Diseases | South China Morning Post
  • Sat
  • Feb 28, 2015
  • Updated: 9:54pm

Diseases

Discrimination still plagues leprosy victims in mainland China

Many leprosy cases are found in Yunnan province. Photo: Steve Cray

Today is World Leprosy Day, which was established in the 1950s to highlight the plight of millions of people affected by a devastating and disfiguring illness. 

Sunday, 27 January, 2013, 5:33am

Occurrence of multiple-drug-resistant tuberculosis grows

Tuberculosis is increasingly difficult to treat as the disease grows more resistant to drugs. Some 120,000 cases are diagnosed on the mainland each year. Photo: SCMP

Those fighting tuberculosis (TB) say it is better not to treat the disease than to treat it badly, because doing so just produces more powerful, drug-resistant bacteria, making the world's second-most fatal disease stronger by the day.

3 Dec 2012 - 5:57am 1 comment

Pilot project on mainland helps identify more patients with TB

Pilot project on mainland helps identify more patients with TB

The World Health Organisation recommends that diabetes patients be screened for TB - because diabetes triples the risk of developing TB - and that TB patients also be screened for diabetes.

3 Dec 2012 - 5:57am

Superbug cases rise fourfold in Hong Kong

Inadequate bacteria-testing equipment in Hong Kong hospitals made it hard for the city to tackle new medical threats.

Cases of the deadly drug-resistant superbug NDM-1 quadrupled in Hong Kong this year, rising from three to 12.

17 Nov 2012 - 4:23am

Briefs, September 26, 2012

Abu Hamza al-Masri addresses a rally in London. Photo: Reuters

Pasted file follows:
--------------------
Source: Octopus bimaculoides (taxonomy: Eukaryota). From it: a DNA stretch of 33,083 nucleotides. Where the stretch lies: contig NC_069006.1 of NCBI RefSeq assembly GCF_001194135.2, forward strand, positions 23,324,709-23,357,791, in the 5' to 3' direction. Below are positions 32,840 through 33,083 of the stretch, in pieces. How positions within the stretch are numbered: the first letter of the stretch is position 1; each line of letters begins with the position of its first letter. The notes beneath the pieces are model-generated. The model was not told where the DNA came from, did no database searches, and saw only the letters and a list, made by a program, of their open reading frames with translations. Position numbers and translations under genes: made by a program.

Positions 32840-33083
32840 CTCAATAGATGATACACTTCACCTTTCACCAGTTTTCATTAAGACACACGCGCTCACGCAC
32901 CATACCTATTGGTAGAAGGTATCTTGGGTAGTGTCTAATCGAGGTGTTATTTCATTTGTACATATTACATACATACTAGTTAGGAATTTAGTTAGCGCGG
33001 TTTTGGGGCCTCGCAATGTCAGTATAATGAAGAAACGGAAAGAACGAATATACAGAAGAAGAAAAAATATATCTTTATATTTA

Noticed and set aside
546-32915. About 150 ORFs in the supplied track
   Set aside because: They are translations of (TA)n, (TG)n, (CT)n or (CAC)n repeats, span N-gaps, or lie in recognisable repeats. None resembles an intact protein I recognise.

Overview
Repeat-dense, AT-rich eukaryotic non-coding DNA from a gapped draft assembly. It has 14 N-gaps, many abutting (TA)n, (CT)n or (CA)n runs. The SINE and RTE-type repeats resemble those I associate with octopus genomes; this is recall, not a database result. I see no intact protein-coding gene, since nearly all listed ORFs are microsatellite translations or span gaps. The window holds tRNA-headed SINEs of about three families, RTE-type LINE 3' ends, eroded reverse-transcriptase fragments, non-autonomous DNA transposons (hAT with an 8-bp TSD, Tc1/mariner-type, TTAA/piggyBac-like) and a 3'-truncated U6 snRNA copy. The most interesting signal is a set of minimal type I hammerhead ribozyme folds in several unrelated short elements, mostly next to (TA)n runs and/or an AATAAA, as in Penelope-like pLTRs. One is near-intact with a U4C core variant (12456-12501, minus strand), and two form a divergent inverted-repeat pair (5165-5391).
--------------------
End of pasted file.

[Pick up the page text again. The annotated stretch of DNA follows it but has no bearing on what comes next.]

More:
Patient with Sars-like illness remains critical

26 Sep 2012 - 4:10am

How stress can inflame many diseases

Cortisol, or the 'stress hormone', is produced naturally by the body to assist in various processes, including regulating blood pressure and cardiovascular functions, and boosting metabolism. The steroid hormone, which is produced by the adrenal glands, also enhances the integrity of blood vessels and reduces allergic and inflammatory responses.

3 Apr 2012 - 12:00am

Nature takes its courses

As our biological clock counts down, it's difficult for even the most fearless junk food eater to ignore how his or her body reacts with time. The process of ageing can demand more than just changing your wardrobe and investing in expensive creams to hide inevitable wrinkles. What you put in your mouth can effect your health.

11 Oct 2011 - 12:00am

Question of the week: Do you support stem cell research?

Taral Gurung, 15, YMCA of HK Christian College

A stem cell is a cell whose main function is to repair lost or damaged cells in all parts of the body.

17 Jan 2008 - 12:00am

letters

Football fiasco

In two recent football matches, the average number of people watching was less than 600, even though one of the matches featured South China, a very popular team.

At overseas matches, the crowds are always much bigger.

Why is there such a difference? I think it is because of a difference in culture. Hongkongers are always busy.

27 Sep 2007 - 12:00am

The health of nations

Climate change is much-touted as the world's biggest potential threat. However, governments should pay as much attention to what is happening at ground level as in the sky above if they want their nations to be around in a century; unhealthy living is more likely to quickly bust budgets and kill off populations.

13 Jul 2007 - 12:00am

Climate action

The government has been urged to reactivate a panel on climate change after a study warned the city would face a higher risk from diseases because of global warming. What do you think? Write to us.

17 Apr 2007 - 12:00am

In Brief

talks to prevent spread of diseases across border

10 Feb 2007 - 12:00am

A life that starts today

Perhaps I was born in a hi-tech hospital in the United States, the richest and most powerful country the world has seen, my mother wired to computers, my heartbeat recorded on digital tape and played on a giant computer screen for surgeons and nurses to scrutinise.

1 Jan 2000 - 12:00am